By nature, I am very middle of the road when it comes to politics and religion.  It is my policy to not discuss these topics in social media.  Not because they are not interesting subjects, truly they both are, but because the discourse often leads nowhere and people’s points of views are so steadfastly fixated on minutiae and polarized to one extreme or the other.  I find that no one is open to conflicting opinions or new ideas.  Whereas, my personal comfort zone is found in the world of technology and business, which is ever-changing and requires mental agility to survive and thrive.

However, something profound is happening to make me change my mind this one time. Recently, it has crossed my mind that a new world order is evolving that is worthy of a broader discussion.  Years ago, I read a fascinating story that made a claim that in the recorded history of mankind, there have been just eight years without a record of war.  I cannot say if this claim has merit or not, but it seems to ring close to the truth.

Man has battled over many issues – politics, religion, land, rights, egos, savagery, and more.  Often, the reasons to go to war are a mystery to those who actually fight the battles.  But, war has been a consistent elements of man’s existence on earth.

During the past century, we have seen several significant global conflicts – WWI, WWII, Vietnam War, War in Afghanistan, Iraq War and Insurgency, and many more almost too numerous to list.

While fighting continues today around the world, a new form of war is taking centre stage – the Trade War.  Are these global trade wars in reality the advent of World War III?

Are the global trade wars the newest form of political, religious, and ideological dominance?  As they say, ‘Money is Power’.

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The North American Free Trade Agreement, and its theoretical replacement, the USMCA or United States, Mexico, Canada Agreement, appears to be in jeopardy again due to the internal political polarization within the United States.  The US is experiencing a next generation of civil war with the extremest alignment of its two core political parties.  There is a serious gap in opinion between the left and the right.  Oddly enough, both Canada and Mexico are secondary players to this dispute even though we are both named parties.  This three-way business deal is truly just a one-sided, lopsided deal.  But, Canada and Mexico do depend upon the USA for trade, so we soldier onward in polite support whilst the USA fights its own internal battles.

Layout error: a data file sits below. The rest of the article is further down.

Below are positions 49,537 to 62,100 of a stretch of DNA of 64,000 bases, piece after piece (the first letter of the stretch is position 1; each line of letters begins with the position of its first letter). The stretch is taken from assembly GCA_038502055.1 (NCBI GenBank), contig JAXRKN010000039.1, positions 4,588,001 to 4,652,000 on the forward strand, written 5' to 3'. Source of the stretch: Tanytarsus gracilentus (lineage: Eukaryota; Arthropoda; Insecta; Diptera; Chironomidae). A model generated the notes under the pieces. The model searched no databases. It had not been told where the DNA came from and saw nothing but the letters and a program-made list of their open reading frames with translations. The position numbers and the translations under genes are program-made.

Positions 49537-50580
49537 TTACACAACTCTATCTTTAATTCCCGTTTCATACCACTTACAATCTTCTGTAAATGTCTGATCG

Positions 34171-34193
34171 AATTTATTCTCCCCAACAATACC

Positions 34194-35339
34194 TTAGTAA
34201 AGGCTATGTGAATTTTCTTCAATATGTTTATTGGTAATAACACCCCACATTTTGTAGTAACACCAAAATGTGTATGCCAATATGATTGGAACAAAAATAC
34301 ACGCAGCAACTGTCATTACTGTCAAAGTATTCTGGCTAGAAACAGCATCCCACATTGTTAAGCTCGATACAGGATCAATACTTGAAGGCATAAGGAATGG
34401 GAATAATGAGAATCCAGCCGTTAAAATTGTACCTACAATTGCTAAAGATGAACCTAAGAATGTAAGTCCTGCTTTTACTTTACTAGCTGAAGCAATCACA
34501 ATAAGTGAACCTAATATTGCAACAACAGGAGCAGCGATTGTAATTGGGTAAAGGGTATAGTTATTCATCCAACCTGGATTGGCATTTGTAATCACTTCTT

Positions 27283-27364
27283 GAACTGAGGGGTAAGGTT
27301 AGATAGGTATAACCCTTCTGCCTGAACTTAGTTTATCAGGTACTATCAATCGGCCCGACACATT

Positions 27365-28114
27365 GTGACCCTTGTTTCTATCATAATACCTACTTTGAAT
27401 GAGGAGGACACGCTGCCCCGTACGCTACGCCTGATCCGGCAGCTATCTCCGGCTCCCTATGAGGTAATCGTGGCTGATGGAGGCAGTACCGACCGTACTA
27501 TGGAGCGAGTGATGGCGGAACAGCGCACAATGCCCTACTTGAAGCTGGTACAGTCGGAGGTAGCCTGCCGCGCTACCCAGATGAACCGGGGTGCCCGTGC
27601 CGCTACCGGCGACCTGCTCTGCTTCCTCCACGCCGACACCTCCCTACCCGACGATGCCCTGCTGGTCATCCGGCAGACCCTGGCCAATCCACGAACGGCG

The China-US trade war is ratcheting upwards at an ever quickening pace.  The European Union and the United Kingdom seem to racing towards Brexit chaos as well.  More can be said about Russia, the Middle East, Asia, and most recently, South America, most notably with the election of the new President in Brazil is tethering on the edge of economic policy change.

In Brazil, the recent election of Jair Bolsonaro, a long-serving right wing legislator with authoritarian tendencies, will likely put an end to what remains of Brazil’s soft power abroad. Brazil has always tried to softly influence world affairs, but most expect a harder stance with the new President.  A stance that is not welcomed nor likely to be effective.

The turmoil in Venezuela continues as the Southern Common Market, Mercosur, suspended Venezuela’s membership for violating democratic principles and failing to comply with trade obligations adopted since its incorporation into the bloc in 2012. Mercosur members stated that Venezuela will remain suspended until democratic order and stability is achieved in the country.  Sadly, the country continues to be in crisis and on the verge of civil war.

The 2017 darling of Wall Street, Argentina, is now caught in a near economic collapse this year and is struggling for its very survival.

Trade has always been a source of trouble worldwide, but more recently, it seems to be displacing physical global war conflicts with global trade disputes.  So, is trade the new battleground?  Are economists replacing generals?  Are economic sanctions the next generation of gun salvo attacks?  Is dumping of product equal to carpet bombing from the air?

As a strategic maneuver, China has ceased 13 Canadians and held them as political pawns after Canada arrested Huawei CFO and Vice Chair, Meng Wanzhou, at the request of the United States.  Canada was carefully following its own domestic laws and adhering to its own international laws when this action was taken.  However, China has strategically retaliated with arrests of Canadians in China in an effort to pressure Canada to release Meng.  Canada has resisted this pressure and is now snared between the USA and China in their trade dispute.  Are we a pawn engulfed in a larger trade game that does not realistically include us?  Two of the arrested Canadians are of high profile, ex-diplomat Michael Kovrig and entrepreneur Michael Spavor.  Eight of the 13 have been quietly released, including the the Alberta school teacher arrested for teaching illegally in China.  The other political pawns are still largely unknown to the public.